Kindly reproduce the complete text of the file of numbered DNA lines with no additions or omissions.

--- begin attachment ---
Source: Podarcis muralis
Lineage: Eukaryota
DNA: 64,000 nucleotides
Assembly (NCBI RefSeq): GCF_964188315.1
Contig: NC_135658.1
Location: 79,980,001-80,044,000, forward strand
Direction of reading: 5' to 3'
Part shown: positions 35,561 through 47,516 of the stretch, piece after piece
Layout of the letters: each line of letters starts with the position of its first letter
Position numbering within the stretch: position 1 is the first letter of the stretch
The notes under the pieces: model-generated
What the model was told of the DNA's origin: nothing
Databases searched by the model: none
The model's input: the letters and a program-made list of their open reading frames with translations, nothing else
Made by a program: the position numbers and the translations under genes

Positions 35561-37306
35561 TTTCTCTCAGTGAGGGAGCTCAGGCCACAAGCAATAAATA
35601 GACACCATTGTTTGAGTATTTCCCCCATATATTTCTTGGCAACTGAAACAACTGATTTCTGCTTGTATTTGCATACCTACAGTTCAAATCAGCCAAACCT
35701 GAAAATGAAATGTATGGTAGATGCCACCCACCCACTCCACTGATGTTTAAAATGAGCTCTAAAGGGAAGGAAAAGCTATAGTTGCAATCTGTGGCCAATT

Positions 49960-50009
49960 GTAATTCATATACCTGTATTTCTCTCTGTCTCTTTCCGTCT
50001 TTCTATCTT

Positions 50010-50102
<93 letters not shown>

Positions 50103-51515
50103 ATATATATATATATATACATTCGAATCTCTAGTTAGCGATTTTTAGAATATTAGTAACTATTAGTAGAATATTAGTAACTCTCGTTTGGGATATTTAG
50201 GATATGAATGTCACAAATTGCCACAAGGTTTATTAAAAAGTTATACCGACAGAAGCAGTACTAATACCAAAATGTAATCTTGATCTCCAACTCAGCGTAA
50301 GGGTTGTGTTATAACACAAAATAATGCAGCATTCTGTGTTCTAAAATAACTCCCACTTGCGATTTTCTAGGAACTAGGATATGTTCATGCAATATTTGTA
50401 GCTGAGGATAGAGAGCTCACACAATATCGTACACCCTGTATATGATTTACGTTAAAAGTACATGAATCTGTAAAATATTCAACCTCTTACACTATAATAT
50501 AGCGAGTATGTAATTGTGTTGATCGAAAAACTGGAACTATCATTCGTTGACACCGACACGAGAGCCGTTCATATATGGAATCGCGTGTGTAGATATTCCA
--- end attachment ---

Source: Podarcis muralis
Lineage: Eukaryota
DNA: 64,000 nucleotides
Assembly (NCBI RefSeq): GCF_964188315.1
Contig: NC_135658.1
Location: 79,980,001-80,044,000, forward strand
Direction of reading: 5' to 3'
Part shown: positions 35,561 through 47,516 of the stretch, piece after piece
Layout of the letters: each line of letters starts with the position of its first letter
Position numbering within the stretch: position 1 is the first letter of the stretch
The notes under the pieces: model-generated
What the model was told of the DNA's origin: nothing
Databases searched by the model: none
The model's input: the letters and a program-made list of their open reading frames with translations, nothing else
Made by a program: the position numbers and the translations under genes

Positions 35561-37306
35561 TTTCTCTCAGTGAGGGAGCTCAGGCCACAAGCAATAAATA
35601 GACACCATTGTTTGAGTATTTCCCCCATATATTTCTTGGCAACTGAAACAACTGATTTCTGCTTGTATTTGCATACCTACAGTTCAAATCAGCCAAACCT
35701 GAAAATGAAATGTATGGTAGATGCCACCCACCCACTCCACTGATGTTTAAAATGAGCTCTAAAGGGAAGGAAAAGCTATAGTTGCAATCTGTGGCCAATT

Positions 49960-50009
49960 GTAATTCATATACCTGTATTTCTCTCTGTCTCTTTCCGTCT
50001 TTCTATCTT

Positions 50010-50102
<93 letters not shown>

Positions 50103-51515
50103 ATATATATATATATATACATTCGAATCTCTAGTTAGCGATTTTTAGAATATTAGTAACTATTAGTAGAATATTAGTAACTCTCGTTTGGGATATTTAG
50201 GATATGAATGTCACAAATTGCCACAAGGTTTATTAAAAAGTTATACCGACAGAAGCAGTACTAATACCAAAATGTAATCTTGATCTCCAACTCAGCGTAA
50301 GGGTTGTGTTATAACACAAAATAATGCAGCATTCTGTGTTCTAAAATAACTCCCACTTGCGATTTTCTAGGAACTAGGATATGTTCATGCAATATTTGTA
50401 GCTGAGGATAGAGAGCTCACACAATATCGTACACCCTGTATATGATTTACGTTAAAAGTACATGAATCTGTAAAATATTCAACCTCTTACACTATAATAT
50501 AGCGAGTATGTAATTGTGTTGATCGAAAAACTGGAACTATCATTCGTTGACACCGACACGAGAGCCGTTCATATATGGAATCGCGTGTGTAGATATTCCA